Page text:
Skip to Content

Related News

  • Related News

  • EWEB offering additional energy efficiency supplement to qualified customers

    Current EWEB residential electric customers may qualify to double their energy efficiency rebates with a limited time supplement.

    Find Out More
  • EWEB opens application for 2024 Electric Mobility Community Grants

    Grant awards of up to $30,000 to cover costs associated with electric mobility projects.

    Find Out More
  • The Big Freeze 2024: After Action Report

    Winter 2024 was one for the records books, and we'll look back on it for years to come and say, "That was a doozy!"  The back-to-back January Ice Storms caused widespread damage to EWEB’s service territory, affecting approximately 38,000 customers. Preliminary repair costs were over $8 million, and additional repairs to transmission lines are still required. 

    Find Out More
  • Fixing the Unseen: Water Pipeline Replacement in Unincorporated Eugene

    Learn more about EWEB's methods for monitoring and replacing aged water pipelines.

    Find Out More
  • New tanks come online as EWEB modernizes water system

    New drinking water storage tanks are one of several investments to ensure that EWEB can meet critical community needs in the event of an earthquake.

    Find Out More
  • Show More
The 4Rs of EWEB’s COVID-19 Crisis Plan

June 16, 2020

Graphic showing EWEB's COVID-19 crisis plan

As the situation around COVID-19 continues to evolve, we want to share details about how EWEB is responding and how we're ensuring that you continue to receive the water and electric services you depend on from us, safely, reliably and affordably. 

Our long-term approach to the pandemic includes four parts, which we refer to as the 4Rs: Respond, Reintegrate, Recover, and Replenish. 

1. Respond

Our first order of business was helping to contain the spread of the virus, ensuring we could continue critical services, and implementing short-term crisis programs for customers.

In mid-March, EWEB voluntarily issued a moratorium on service disconnections, allowing customers who are financially impacted by the pandemic to temporarily defer payments without worrying about losing electric services. We temporarily extended a $260 bill assistance credit to customers who lost their jobs due to the pandemic, increased funding for our bill assistance program, and allowed customers to defer existing loans.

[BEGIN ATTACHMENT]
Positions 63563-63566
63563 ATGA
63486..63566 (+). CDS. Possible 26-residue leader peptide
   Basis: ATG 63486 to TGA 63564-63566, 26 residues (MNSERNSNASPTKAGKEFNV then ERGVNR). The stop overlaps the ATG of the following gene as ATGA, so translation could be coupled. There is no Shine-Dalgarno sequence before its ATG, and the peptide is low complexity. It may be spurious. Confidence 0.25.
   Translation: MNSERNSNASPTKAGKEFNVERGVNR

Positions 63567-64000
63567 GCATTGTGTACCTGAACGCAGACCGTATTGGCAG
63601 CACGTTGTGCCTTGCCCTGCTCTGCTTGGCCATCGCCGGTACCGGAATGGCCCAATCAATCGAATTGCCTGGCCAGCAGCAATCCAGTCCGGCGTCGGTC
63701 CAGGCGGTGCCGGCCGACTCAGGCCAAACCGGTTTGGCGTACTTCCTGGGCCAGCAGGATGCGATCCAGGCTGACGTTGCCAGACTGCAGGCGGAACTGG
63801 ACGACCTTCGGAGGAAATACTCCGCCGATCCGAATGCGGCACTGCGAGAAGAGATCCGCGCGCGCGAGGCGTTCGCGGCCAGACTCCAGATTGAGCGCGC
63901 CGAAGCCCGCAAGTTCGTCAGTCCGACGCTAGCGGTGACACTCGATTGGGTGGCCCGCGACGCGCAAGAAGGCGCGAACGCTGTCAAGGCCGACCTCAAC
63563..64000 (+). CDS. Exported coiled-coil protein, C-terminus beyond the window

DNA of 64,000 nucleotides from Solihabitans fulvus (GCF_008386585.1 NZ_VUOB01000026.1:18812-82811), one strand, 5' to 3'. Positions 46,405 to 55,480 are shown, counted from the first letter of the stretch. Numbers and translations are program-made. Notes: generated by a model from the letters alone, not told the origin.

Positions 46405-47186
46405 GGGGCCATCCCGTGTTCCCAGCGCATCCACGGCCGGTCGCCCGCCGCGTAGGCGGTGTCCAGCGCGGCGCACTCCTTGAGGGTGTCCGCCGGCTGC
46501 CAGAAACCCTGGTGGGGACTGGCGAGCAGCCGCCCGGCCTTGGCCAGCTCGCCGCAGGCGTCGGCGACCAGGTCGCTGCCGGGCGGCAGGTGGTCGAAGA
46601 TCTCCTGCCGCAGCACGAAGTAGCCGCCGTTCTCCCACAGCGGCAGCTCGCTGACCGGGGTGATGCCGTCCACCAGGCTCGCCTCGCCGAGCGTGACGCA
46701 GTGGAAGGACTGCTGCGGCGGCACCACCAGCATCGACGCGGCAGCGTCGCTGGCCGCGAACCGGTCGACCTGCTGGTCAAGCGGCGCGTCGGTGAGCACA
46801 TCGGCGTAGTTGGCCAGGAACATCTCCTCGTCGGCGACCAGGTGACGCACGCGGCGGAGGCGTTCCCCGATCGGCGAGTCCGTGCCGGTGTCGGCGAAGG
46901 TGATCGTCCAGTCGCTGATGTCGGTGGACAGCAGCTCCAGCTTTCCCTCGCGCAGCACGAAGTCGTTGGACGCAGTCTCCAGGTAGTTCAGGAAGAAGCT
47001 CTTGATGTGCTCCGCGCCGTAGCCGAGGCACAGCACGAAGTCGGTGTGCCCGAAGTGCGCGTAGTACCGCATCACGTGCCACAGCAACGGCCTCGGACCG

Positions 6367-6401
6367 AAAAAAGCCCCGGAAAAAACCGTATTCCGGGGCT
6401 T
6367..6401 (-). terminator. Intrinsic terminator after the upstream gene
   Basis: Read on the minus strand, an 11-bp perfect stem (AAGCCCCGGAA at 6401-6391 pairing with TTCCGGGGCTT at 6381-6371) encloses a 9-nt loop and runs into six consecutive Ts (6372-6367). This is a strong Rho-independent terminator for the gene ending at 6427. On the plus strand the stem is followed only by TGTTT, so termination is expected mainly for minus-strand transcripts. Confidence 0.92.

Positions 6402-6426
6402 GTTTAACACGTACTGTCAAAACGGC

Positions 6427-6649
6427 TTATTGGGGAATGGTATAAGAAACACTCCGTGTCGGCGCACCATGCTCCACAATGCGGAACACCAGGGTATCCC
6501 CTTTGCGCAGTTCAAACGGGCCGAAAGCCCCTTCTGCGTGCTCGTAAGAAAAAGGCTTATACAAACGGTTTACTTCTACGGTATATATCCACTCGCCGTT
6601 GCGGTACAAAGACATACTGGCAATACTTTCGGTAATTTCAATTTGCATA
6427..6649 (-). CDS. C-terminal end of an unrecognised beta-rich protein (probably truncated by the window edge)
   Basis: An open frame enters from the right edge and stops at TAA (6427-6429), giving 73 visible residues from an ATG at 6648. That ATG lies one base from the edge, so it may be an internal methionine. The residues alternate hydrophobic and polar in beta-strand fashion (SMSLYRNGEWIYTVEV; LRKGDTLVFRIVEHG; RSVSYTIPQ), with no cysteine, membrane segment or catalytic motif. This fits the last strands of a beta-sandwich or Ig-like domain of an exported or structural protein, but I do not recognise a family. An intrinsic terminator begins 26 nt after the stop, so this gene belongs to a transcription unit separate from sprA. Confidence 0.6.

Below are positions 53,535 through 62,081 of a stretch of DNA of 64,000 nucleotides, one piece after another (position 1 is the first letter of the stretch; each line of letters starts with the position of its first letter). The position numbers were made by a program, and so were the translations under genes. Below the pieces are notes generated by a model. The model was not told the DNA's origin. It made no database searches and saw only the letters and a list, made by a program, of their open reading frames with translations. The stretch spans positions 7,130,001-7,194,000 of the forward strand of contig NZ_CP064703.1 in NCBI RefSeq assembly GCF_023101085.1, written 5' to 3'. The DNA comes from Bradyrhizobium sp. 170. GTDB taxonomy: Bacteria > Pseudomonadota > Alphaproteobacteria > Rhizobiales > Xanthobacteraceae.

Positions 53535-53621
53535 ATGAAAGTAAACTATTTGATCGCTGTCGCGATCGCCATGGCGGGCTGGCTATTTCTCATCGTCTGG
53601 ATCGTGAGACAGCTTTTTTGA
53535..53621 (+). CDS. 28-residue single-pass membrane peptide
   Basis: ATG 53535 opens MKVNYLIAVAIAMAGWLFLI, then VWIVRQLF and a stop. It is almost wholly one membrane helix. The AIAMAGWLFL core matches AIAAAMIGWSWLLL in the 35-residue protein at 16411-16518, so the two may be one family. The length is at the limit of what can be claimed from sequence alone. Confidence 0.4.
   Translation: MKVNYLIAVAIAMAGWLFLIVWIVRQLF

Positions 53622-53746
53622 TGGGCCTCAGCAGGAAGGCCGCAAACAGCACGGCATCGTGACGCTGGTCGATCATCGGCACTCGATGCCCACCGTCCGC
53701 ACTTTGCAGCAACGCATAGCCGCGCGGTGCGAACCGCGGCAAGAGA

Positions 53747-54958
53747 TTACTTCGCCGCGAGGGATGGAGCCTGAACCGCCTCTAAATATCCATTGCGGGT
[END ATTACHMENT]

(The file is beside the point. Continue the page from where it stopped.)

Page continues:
For the safety of our staff and customers, we closed EWEB offices and lobby to the public and adopted practices such as teleworking and scheduling employees to work staggered shifts.

2. Reintegrate

EWEB has remained open throughout the pandemic but under modified conditions. In mid-May, we began a gradual and responsible return to our facilities. Similar to the State of Oregon's approach, EWEB's workforce will reintegrate in three phases that may take months. The first phase focused on returning electric and water field crews to full strength. Over time, we will reintegrate office staff who have been telecommuting, and the final phase will be a mix of a facility-based and remote-based workforce.

3. Recover

Economic recovery will be a slow process and a community-wide effort. EWEB is approaching this phase with three primary goals:

  1. Supporting our community in crisis
  2. Being responsible stewards of our customers' financial resources
  3. Keeping the utility operationally and financially resilient

As an essential service provider, we must maintain the strong financial foundation needed to provide clean, safe and reliable power and water—the backbone that supports all other areas of the economy, healthcare, and public safety—while continuing to assist vulnerable customers who are struggling to pay their bills.

During the recovery process, assistance will shift from disconnection suspensions and late fee waivers to measures that help customers bring their accounts up-to-date over time.

4. Replenish

Pandemic-related economic consequences will likely be severe, and we will need to assess and adjust over the long-term to replenish economic shortfalls and continue to serve our customer-owners.

Fortunately, EWEB entered this crisis in a financially resilient position, after several years of efforts to become more efficient, lower operating costs, and reduce debt. Residential electric prices have held steady for five out of the last six years, and water prices have not gone up since 2016.

This will make it easier to rebuild the utility's financial resiliency, but depending on the severity and duration of this crisis, replenishment could take months or years.

Looking ahead, every decision we make will continue to reflect our core values as your community-owned utility:

  • Safety of our workforce and the public
  • Reliability of drinking water and electricity
  • Responsibility for financial and natural resources
  • Community support and service